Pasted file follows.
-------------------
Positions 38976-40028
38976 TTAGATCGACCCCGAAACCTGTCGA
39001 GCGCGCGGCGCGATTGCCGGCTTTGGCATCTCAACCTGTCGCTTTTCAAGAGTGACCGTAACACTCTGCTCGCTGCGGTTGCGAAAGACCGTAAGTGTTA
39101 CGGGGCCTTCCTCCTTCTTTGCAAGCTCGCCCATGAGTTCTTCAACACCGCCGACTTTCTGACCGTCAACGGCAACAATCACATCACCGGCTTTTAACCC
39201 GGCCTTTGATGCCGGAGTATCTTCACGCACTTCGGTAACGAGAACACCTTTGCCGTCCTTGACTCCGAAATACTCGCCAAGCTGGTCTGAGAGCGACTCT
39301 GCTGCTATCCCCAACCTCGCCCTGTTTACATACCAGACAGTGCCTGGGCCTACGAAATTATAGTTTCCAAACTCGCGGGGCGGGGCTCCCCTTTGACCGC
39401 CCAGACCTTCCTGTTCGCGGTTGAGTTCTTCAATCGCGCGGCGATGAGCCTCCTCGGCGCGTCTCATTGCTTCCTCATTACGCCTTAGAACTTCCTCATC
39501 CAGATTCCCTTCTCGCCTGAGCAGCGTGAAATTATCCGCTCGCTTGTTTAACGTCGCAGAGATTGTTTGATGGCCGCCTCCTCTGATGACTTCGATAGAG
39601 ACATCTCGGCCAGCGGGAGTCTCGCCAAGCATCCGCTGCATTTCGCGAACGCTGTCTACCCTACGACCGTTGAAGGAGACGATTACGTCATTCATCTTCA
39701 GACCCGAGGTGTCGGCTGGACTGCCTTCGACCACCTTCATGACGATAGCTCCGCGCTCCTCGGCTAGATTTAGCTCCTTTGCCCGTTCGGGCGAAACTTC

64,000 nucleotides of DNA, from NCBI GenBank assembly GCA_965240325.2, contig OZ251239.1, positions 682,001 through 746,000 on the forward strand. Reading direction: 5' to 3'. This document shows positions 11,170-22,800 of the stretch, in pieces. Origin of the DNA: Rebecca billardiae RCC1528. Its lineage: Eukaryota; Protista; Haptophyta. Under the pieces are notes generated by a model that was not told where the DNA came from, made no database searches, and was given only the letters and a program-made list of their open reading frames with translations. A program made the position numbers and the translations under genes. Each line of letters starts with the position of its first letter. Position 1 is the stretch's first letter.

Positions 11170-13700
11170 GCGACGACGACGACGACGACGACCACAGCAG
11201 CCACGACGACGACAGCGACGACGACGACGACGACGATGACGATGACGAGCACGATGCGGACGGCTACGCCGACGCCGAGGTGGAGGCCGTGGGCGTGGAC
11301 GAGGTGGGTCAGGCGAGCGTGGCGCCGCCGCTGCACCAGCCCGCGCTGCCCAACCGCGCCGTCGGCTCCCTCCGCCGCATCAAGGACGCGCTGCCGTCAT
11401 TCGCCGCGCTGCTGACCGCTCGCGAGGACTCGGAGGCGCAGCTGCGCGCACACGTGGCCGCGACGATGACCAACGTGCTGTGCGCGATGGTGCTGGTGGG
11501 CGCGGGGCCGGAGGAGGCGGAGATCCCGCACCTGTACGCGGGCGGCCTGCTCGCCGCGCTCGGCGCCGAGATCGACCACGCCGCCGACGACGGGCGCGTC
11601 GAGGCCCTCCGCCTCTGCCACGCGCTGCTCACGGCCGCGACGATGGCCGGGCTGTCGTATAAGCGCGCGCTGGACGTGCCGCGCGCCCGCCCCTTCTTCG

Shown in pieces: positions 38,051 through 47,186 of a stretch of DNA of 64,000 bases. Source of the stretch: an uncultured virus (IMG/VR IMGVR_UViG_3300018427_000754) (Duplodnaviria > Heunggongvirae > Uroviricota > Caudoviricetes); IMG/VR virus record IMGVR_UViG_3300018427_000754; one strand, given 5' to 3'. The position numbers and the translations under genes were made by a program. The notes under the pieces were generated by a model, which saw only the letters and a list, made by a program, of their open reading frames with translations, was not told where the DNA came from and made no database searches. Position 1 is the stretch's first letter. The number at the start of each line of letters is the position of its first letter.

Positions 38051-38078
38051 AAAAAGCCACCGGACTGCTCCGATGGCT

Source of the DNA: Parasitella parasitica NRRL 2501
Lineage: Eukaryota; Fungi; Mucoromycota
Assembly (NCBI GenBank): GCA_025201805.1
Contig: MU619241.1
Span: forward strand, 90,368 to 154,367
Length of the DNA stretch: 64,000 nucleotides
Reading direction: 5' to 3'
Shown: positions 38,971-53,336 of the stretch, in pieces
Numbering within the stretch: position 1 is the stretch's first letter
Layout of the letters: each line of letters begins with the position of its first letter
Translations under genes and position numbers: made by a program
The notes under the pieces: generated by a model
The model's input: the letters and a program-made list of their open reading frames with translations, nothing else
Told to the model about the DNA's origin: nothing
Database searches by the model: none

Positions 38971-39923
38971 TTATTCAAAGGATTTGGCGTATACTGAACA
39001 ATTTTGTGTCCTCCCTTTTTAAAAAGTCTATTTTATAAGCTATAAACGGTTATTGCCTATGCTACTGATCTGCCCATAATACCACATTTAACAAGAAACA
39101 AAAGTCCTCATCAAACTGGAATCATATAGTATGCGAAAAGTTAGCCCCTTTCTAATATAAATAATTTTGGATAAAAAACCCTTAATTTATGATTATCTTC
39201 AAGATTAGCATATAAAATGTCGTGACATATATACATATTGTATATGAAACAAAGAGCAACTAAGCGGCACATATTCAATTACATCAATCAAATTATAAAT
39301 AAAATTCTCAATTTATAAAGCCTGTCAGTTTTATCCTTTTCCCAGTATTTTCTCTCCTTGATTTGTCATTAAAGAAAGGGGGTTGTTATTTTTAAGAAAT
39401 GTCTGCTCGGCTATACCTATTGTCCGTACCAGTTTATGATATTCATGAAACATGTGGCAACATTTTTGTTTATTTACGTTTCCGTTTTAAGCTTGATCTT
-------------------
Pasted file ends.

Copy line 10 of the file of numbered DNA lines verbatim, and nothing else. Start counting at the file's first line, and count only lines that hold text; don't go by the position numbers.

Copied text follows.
39701 GACCCGAGGTGTCGGCTGGACTGCCTTCGACCACCTTCATGACGATAGCTCCGCGCTCCTCGGCTAGATTTAGCTCCTTTGCCCGTTCGGGCGAAACTTC